In club news, members:
• learned meeting dates are set for April 27, May 25 and June 22 with a 21-year-old speaker who graduated from the Patriot Academy, founded by former state representative Rick Green, The intensive leadership boot camp helps students develop leadership strategies, life purpose plans, media relation skills, public speaking, campaign techniques and a founding fathers’ philosophy of government. The Patriot Academy is the premier political leadership training in the nation, guiding young men and women to effectively lead the change in America! “It’s a call to action, a call to greatness, a call to keep the torch of freedom burning bright.”
Anyone interested in the electoral process is invited to attend.
Family Peace Project director Mary Farmer told her story of living under very strict rules laid down by an abusive husband from a religious family, whose legacy also included domestic violence.
“One in three families are affected by domestic violence,” she said.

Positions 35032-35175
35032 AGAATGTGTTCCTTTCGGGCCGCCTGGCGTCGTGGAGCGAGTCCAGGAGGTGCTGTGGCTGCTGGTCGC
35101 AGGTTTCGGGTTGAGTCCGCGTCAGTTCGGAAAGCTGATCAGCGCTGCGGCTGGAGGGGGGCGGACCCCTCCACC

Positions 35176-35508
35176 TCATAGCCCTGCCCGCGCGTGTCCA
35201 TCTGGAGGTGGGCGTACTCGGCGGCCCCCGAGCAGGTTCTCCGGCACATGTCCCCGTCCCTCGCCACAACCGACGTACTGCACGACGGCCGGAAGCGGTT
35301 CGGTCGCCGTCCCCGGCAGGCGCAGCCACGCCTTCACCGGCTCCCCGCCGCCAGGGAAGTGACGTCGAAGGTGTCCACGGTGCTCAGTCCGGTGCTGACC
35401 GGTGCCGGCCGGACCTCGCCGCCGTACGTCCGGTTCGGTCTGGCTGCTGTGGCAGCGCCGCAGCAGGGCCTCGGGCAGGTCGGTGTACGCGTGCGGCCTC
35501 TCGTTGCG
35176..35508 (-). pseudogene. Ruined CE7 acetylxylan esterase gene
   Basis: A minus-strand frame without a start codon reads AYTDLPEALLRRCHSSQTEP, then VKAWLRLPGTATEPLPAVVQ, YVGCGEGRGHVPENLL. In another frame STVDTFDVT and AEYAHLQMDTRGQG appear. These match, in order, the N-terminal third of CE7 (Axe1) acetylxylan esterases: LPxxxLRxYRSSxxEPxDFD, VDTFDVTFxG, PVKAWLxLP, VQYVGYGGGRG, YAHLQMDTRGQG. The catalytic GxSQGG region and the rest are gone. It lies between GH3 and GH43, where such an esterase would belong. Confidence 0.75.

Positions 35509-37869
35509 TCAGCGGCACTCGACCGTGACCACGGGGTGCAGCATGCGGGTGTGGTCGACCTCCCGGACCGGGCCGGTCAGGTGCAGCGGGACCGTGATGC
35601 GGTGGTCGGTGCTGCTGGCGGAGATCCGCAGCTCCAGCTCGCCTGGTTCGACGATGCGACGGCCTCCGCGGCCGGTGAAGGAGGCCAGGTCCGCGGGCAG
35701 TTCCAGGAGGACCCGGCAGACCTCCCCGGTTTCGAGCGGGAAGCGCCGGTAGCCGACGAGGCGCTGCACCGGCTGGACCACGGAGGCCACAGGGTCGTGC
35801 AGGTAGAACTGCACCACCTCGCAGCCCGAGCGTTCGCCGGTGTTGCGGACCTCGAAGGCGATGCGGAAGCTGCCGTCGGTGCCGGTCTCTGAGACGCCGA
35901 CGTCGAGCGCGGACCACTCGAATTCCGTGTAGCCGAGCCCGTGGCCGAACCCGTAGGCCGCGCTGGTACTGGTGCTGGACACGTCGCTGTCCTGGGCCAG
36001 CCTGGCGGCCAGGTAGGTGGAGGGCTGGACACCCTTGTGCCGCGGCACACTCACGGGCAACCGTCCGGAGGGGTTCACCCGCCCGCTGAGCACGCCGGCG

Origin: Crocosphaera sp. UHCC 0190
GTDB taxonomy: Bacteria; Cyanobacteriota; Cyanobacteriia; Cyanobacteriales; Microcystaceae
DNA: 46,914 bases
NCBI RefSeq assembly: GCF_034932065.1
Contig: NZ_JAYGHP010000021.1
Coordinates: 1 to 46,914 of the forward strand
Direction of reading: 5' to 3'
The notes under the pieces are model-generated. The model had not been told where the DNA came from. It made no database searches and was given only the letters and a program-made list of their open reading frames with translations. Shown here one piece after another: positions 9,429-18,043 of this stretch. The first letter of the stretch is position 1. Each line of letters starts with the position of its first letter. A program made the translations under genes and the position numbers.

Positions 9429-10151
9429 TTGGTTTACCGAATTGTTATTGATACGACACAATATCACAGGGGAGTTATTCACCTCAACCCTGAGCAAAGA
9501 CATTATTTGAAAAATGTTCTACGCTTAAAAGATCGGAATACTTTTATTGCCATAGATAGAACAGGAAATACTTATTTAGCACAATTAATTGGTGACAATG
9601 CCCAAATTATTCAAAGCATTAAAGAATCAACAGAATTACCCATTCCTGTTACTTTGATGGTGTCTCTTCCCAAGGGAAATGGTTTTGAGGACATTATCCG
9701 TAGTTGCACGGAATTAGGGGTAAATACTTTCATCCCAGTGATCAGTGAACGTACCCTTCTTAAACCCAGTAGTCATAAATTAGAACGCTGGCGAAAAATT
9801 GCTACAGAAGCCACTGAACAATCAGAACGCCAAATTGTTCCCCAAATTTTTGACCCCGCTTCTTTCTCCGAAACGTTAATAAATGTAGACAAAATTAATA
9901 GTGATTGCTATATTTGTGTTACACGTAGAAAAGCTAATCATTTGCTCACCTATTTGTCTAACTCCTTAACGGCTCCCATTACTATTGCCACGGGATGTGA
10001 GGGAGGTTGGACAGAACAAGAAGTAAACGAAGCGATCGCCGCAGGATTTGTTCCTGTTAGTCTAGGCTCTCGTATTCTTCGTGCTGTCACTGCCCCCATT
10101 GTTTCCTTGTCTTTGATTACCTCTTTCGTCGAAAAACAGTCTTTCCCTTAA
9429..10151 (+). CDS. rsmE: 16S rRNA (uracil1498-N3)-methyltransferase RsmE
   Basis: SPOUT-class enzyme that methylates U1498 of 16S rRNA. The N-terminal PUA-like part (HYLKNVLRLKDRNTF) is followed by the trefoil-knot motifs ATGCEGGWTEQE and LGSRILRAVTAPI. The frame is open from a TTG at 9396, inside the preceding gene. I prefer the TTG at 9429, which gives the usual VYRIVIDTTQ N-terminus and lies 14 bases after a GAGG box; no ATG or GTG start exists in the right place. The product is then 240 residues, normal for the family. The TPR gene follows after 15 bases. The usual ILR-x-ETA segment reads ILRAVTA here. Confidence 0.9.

Her life looked normal from the outside. She was a worship leader in her church, a bank teller in her profession, the mother of a 15-year-old daughter, but the façade fell away, once Sunday night when she opted for the drive through lane for an ice cream cone for her daughter, which put her 20 minutes late getting home.
He was waiting for her and the beating lasted all night. With a broken back, she and her daughter left that night (April 19, 2002) for a shelter, much like the one the Family Peace Project offers to women in her situation.
She and others like her are often asked: Why don’t you just leave? The answer is complicated, she said.
First you want to believe everything is going to be OK.
Second, how do you leave everything you know and go into hiding to stay safe. She and her daughter were hidden away for 30 days. No going back to school. No going back to retrieve precious mementos, photographs, crucial records and documents, clothes, jewelry, electronics.